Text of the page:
Appraisers Not to Blame for Distressed Market 1

Appraisers Not to Blame for Distressed Market

Don’t Shoot the Messenger: Appraisers Not to Blame for Real Estate Woes / Distressed Market Many in the real estate industry have tried to blame the market’s distressed condition on appraisers, saying that appraisers are at fault for producing opinions of value that don’t match a home’s contract or sales price, delaying a recovery in the housing market. But appraisers don’t set the market; they reflect what’s happening in the market. It’s important to keep in mind that appraisals completed for mortgage transactions are not provided to confirm a sales price; they are used to assist lenders in making lending...

Caving in to CAIVRS 2

Caving in to CAIVRS…

As if the economy isn’t difficult enough, now appraisers are facing financial ruin through CAIVRS. CAIVRS is a Federal government database of delinquent Federal debtors that allows federal agencies to reduce the risk to federal loan and loan guarantee programs. CAIVRS alerts participating Federal lending agencies when an applicant for credit benefits, or for a position of trust in support of the administration of a Federal credit program, has a Federal lien, judgment or a Federal loan that is currently in default or foreclosure, or has had a claim paid by a reporting agency. In short, this is a database...

1

Appraisal Institute Calls for Transparency on Home Buyers’ Forms

Appraisal Institute Calls for Transparency on Home Buyers’ Forms saying that consumers deserve to know what they’re paying for, the Appraisal Institute asked the federal Consumer Financial Protection Bureau on Nov. 16 to require more transparency on home buyers’ forms. In a joint letter with the American Society of Farm Managers and Rural Appraisers, AI asked the CFPB to separate appraisal fees from administration and processing fees on the settlement forms that consumers receive when purchasing a home. Created by Congress, the CFPB oversees consumer disclosure laws and is authorized to develop new forms to inform consumers and charges assessed...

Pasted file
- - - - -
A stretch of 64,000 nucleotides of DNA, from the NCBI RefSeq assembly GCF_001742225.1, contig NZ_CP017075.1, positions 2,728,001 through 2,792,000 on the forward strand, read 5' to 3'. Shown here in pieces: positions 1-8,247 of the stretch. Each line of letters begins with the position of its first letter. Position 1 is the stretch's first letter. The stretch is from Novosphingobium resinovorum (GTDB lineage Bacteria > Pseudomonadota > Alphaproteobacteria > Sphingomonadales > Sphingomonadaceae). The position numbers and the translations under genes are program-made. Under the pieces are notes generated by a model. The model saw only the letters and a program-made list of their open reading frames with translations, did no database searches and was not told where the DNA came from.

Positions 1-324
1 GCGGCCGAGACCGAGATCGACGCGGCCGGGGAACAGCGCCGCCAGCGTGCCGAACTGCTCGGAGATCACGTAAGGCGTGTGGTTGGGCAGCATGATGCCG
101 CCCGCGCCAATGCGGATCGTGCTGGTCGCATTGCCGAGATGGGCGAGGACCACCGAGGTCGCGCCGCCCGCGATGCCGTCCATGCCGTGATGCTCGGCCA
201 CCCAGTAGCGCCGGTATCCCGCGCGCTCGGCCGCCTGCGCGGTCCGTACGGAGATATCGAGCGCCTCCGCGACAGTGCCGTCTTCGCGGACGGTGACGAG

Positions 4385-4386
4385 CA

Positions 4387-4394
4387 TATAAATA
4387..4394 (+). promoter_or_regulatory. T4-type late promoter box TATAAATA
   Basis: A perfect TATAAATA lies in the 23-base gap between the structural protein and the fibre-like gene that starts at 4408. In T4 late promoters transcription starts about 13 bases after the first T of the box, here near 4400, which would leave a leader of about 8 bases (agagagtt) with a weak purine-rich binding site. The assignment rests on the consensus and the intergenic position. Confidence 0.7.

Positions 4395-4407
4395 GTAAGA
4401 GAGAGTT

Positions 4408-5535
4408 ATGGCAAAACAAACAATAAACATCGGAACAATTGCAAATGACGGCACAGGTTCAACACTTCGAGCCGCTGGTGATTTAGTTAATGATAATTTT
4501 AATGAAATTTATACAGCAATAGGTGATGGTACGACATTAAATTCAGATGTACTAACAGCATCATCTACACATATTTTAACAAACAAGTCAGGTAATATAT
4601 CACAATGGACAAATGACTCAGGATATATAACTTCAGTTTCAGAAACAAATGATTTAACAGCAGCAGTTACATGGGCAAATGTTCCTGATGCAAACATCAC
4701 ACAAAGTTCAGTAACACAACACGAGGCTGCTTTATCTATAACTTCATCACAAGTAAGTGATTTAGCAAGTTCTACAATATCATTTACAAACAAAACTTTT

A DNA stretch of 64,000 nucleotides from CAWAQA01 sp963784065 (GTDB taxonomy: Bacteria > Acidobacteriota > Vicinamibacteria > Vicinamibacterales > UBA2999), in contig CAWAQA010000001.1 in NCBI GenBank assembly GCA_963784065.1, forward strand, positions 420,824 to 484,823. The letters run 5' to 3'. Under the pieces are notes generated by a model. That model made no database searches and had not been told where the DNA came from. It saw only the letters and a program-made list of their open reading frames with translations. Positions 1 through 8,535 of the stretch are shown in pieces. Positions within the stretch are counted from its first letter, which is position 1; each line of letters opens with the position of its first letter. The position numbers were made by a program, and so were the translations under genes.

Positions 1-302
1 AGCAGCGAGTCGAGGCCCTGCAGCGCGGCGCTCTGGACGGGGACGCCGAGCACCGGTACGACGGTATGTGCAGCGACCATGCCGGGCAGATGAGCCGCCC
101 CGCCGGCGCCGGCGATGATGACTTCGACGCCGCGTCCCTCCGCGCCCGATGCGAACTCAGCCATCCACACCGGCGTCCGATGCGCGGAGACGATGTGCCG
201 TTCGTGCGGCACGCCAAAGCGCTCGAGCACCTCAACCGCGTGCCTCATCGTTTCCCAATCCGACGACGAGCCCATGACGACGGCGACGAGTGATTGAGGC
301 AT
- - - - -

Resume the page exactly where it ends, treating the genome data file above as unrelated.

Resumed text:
1

Appraisal Institute Launches Opinions of Value Blog

The Appraisal Institute launched its new blog, Opinions of Value, on November 14. Content will feature the appraiser perspective on legislative and regulatory issues, enhanced discussion about recent industry media coverage and thoughts from AI leaders about upcoming trends. While a great deal of content exists in the blogosphere, the Appraisal Institute is uniquely qualified to provide expert analysis on all appraisal-related topics because the organization is the nation’s oldest and largest professional association of real estate appraisers with more than 24,000 members in 60 countries.

2

‘Middleman’ Appraisers Spur Concerns

If you’ve paid for a home appraisal within the last five years, a chunk of that charge likely went to a middleman you never knew existed. And because a third party was used, it might have driven up your closing costs and affected the quality of the valuation. Lenders often use appraisal management companies to block collusion between mortgage brokers and appraisers — and to comply with anti-fraud rules the industry adopted in May 2009. The hotly debated reforms have boded well for the appraisal managers, whose presence in the U.S. has jumped from a handful in the 1990s to...

xml sitemap